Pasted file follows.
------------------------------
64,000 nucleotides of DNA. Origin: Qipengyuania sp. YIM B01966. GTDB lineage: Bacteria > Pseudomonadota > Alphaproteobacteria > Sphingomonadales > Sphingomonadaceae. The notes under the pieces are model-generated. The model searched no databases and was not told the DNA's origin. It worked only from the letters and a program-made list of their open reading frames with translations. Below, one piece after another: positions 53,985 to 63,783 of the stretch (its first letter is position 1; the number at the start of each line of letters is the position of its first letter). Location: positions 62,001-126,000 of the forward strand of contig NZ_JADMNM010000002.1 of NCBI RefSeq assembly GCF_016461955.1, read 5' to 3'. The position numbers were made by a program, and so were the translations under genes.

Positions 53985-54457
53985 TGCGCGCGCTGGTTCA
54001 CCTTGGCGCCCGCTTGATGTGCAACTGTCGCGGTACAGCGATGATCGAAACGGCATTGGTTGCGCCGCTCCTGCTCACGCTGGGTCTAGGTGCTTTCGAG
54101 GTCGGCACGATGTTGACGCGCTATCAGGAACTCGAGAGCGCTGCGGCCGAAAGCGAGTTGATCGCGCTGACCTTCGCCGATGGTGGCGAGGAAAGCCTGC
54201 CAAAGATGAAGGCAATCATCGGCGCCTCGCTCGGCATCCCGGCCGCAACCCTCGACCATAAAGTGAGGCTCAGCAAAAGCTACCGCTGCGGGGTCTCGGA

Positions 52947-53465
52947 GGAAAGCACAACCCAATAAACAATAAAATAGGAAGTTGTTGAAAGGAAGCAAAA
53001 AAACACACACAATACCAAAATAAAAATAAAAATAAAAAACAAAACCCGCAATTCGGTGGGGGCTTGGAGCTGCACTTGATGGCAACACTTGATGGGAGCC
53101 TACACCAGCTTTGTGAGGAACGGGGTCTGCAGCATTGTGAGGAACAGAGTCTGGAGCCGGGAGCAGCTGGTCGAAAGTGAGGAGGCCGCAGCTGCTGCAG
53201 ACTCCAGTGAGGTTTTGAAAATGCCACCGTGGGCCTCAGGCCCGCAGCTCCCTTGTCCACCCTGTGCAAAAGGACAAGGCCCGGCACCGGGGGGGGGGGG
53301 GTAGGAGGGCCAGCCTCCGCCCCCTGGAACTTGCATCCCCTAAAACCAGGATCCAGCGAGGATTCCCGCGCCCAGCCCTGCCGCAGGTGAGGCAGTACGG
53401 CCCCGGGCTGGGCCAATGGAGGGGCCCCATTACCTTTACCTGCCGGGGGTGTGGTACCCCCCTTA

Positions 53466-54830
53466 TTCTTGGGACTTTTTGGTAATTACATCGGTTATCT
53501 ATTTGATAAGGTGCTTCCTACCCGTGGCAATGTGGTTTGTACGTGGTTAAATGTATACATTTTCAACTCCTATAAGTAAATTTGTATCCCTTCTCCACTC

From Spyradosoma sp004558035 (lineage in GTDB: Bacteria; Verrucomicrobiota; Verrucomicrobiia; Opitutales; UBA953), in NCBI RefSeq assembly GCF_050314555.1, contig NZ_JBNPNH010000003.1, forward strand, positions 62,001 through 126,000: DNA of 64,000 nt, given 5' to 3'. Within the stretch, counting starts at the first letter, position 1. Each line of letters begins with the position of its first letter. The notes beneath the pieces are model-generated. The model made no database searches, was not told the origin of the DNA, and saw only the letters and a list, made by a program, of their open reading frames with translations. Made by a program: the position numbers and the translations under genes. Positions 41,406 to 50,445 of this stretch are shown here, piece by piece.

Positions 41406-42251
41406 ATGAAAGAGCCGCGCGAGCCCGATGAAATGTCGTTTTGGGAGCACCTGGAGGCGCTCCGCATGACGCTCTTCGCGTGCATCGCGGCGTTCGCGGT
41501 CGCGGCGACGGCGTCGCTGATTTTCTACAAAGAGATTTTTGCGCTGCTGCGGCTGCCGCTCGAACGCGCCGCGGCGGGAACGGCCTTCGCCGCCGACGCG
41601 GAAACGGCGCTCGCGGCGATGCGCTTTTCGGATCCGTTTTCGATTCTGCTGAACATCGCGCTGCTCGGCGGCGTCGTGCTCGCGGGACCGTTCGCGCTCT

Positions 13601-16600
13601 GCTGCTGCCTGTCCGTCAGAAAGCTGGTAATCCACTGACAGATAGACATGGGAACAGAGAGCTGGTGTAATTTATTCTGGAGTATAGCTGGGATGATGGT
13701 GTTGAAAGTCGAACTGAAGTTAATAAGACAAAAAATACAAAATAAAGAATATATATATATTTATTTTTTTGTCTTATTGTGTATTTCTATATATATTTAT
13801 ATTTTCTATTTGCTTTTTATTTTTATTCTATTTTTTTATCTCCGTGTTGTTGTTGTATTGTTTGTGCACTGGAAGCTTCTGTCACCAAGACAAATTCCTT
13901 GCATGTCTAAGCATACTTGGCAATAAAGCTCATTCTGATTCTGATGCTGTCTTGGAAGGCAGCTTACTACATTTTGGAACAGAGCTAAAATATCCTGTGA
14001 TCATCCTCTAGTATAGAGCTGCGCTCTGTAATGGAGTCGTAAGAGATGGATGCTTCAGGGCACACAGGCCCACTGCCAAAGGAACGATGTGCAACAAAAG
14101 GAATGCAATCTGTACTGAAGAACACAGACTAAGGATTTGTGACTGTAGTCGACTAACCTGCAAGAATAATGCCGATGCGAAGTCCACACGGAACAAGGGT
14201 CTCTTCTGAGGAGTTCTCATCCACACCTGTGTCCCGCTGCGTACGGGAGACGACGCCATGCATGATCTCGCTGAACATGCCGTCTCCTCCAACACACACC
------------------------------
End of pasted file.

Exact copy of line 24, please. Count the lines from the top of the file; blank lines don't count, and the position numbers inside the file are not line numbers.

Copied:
13701 GTTGAAAGTCGAACTGAAGTTAATAAGACAAAAAATACAAAATAAAGAATATATATATATTTATTTTTTTGTCTTATTGTGTATTTCTATATATATTTAT